Many filmmaker and even more film consumers just want to know when work will be on Netflix. In recent years, this has become more difficult than it was previously. IT used to be that it was a relatively easy sale to get on Netflix, although the money wasn’t very good. More recently, the bar has been raised substantially, and the money you get for it hasn’t increased as much as we may have liked it to. What follows is an outline of how to get your film on Netflix, both as an original and as an acquisition.
Most filmmakers hate the idea of crowdfunding. While nobody likes constantly having their hands out and asking their friends for money for a whole month straight, it’s something that most filmmakers are going to have to do early in their careers. It’s very possible that most filmmakers will have to do it more than once. But the reason you crowdfund isn’t just about the money. There are lots of other reasons crowdfunding can be a boon for a filmmaker’s career. Here are 4 of them.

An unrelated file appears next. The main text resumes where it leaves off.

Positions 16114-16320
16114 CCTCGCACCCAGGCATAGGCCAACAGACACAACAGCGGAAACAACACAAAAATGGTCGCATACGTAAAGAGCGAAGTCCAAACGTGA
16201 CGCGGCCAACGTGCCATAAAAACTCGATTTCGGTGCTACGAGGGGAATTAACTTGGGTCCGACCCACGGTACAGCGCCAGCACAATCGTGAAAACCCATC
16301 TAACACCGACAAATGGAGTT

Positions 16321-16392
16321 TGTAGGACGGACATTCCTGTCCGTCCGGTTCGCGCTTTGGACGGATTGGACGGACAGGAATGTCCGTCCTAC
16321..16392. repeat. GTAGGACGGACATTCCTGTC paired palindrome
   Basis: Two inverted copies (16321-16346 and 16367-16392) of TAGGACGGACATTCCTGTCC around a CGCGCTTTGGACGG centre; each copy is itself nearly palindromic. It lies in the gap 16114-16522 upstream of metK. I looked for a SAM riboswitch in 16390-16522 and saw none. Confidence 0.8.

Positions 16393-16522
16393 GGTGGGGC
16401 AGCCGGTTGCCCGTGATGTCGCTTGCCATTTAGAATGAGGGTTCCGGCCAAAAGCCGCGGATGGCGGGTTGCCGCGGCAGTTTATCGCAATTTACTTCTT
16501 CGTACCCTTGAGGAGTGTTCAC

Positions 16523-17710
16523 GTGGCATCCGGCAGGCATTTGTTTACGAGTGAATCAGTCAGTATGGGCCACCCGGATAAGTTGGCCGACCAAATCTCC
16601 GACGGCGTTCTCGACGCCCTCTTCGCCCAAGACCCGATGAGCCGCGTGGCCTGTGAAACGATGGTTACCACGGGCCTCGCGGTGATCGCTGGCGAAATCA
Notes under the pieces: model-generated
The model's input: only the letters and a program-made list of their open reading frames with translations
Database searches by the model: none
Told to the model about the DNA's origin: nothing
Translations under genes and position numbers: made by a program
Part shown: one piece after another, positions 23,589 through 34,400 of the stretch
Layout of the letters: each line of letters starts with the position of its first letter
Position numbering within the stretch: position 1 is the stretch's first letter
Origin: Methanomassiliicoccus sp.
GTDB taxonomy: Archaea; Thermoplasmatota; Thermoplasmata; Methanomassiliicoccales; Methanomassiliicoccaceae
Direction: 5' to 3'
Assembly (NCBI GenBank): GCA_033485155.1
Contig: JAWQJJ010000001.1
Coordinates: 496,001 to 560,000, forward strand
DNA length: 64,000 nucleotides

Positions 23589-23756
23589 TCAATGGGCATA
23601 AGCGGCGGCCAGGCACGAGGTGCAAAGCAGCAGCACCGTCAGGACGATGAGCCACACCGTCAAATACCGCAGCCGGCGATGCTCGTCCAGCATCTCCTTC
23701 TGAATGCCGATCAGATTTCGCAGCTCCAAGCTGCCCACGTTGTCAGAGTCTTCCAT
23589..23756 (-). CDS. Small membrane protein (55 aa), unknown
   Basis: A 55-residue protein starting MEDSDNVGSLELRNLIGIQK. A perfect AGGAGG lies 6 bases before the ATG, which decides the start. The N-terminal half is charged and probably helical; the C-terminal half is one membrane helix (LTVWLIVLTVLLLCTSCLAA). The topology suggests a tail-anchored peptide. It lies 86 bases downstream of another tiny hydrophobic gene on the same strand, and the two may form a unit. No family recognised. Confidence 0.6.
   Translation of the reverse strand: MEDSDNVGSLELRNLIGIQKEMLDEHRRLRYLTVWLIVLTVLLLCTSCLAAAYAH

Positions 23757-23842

In the final part of my 7 part series on writing a business plan for independent film and media, I’ll be going over all of the financial statements you’ll need in your business plan. This is a section that you’ll want to write before you write the financial text section of your plan, as it will have great impact on that section, and potentially other sections of the plan. Each document should take up only a single page.
In part 6 of my 7 part series on independent film business planning, we’re going to go over the text portion of the financial section of the business plan. This is where you explain the methodology you used in your financial projections, the general plan for taking in the money, and then overview what you’re going to present in the final section, the pro-forma financial statements.
In this installment of my 7 part blog series on business planning, we’re going to take a look at the marketing section of the plan. This section is likely to be the longest section, as it encompasses an overview of the industry, as well as both marketing and distribution planning. Generally, this section will encompass 3-5 pages of the plan, all single spaced. This is among the most important sections of the plan, as it is a real breakdown of how money will come back to the film